NAFTA: What's in it for Mexico?

I continue to read the many concerns skeptics have about the North American Free Trade Agreement (NAFTA) ranging from loss of American jobs to the devastation of Mexico's corn growers.

There is one issue that has not been discussed. As someone with close ties to Mexico and a resident of Guadalajara for more than 10 years, I know that many of the recent arrivals to the United States would be much happier at home if given the chance to earn a decent living.

The Mexican government views NAFTA as a critical step toward improving the country's faltering economy. During a recent visit, I saw government-sponsored television and newspaper ads extolling the benefits of NAFTA, urging cooperation and participation as a means for economic growth and prosperity. Some of the real benefits include a reduction in illegal immigration and a healthier trading partner representing more than 88 million buyers of American-made products. For a country constantly shunned by its European allies, the US should take a long hard look at the vast natural resources and the consumer market across our own border. H. Smith, San Juan Capistrano, Calif.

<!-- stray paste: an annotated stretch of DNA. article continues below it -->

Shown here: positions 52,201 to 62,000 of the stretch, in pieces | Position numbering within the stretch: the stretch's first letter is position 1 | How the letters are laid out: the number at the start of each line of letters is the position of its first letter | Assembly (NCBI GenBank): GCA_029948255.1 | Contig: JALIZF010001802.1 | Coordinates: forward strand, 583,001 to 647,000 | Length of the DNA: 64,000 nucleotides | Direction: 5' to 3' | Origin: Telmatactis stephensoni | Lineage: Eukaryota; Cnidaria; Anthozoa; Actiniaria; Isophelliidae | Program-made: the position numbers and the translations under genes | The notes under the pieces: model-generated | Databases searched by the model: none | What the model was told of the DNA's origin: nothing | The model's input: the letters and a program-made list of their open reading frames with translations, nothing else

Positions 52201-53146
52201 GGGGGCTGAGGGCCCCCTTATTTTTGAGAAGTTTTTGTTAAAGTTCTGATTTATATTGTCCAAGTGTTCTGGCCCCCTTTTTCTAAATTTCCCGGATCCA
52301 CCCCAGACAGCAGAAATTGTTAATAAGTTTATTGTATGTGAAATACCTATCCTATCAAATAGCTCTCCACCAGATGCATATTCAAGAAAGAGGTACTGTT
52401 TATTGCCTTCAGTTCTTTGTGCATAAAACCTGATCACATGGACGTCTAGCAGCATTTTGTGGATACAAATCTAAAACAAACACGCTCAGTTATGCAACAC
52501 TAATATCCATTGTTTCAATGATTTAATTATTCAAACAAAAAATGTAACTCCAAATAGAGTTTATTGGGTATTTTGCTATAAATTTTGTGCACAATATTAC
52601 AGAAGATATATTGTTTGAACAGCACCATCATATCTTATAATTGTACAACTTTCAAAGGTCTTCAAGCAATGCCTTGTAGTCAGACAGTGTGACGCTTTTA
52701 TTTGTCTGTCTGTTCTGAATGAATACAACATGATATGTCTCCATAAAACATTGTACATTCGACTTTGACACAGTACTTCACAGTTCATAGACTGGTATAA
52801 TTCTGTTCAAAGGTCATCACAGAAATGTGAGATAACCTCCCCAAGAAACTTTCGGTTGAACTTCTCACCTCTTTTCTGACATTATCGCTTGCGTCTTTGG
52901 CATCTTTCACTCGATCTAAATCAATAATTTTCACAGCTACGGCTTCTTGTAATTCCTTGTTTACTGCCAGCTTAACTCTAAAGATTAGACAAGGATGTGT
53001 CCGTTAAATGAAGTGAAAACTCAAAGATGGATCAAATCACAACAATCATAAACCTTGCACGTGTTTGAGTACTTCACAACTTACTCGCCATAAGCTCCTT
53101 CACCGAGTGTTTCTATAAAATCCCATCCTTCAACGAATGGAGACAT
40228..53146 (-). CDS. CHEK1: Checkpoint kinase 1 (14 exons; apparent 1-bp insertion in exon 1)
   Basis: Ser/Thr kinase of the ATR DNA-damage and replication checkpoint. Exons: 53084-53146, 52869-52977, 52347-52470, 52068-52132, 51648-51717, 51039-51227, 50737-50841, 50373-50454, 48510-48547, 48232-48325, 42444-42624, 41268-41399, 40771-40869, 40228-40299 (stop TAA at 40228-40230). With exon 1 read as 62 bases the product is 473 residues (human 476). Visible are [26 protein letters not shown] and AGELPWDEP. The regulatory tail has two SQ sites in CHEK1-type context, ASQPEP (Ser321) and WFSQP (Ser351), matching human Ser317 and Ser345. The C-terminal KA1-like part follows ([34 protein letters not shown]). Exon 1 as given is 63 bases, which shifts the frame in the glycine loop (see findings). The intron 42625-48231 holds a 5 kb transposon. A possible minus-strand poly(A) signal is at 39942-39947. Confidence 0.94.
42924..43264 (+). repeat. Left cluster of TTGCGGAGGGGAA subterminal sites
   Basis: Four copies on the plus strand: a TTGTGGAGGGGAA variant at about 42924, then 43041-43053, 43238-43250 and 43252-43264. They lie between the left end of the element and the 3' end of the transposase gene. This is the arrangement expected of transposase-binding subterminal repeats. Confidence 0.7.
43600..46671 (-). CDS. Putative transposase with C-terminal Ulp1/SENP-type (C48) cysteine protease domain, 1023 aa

Letters are welcome. Only a selection can be published, subject to condensation, and none acknowledged. Please address them to "Readers Write," One Norway St., Boston, MA 02115.

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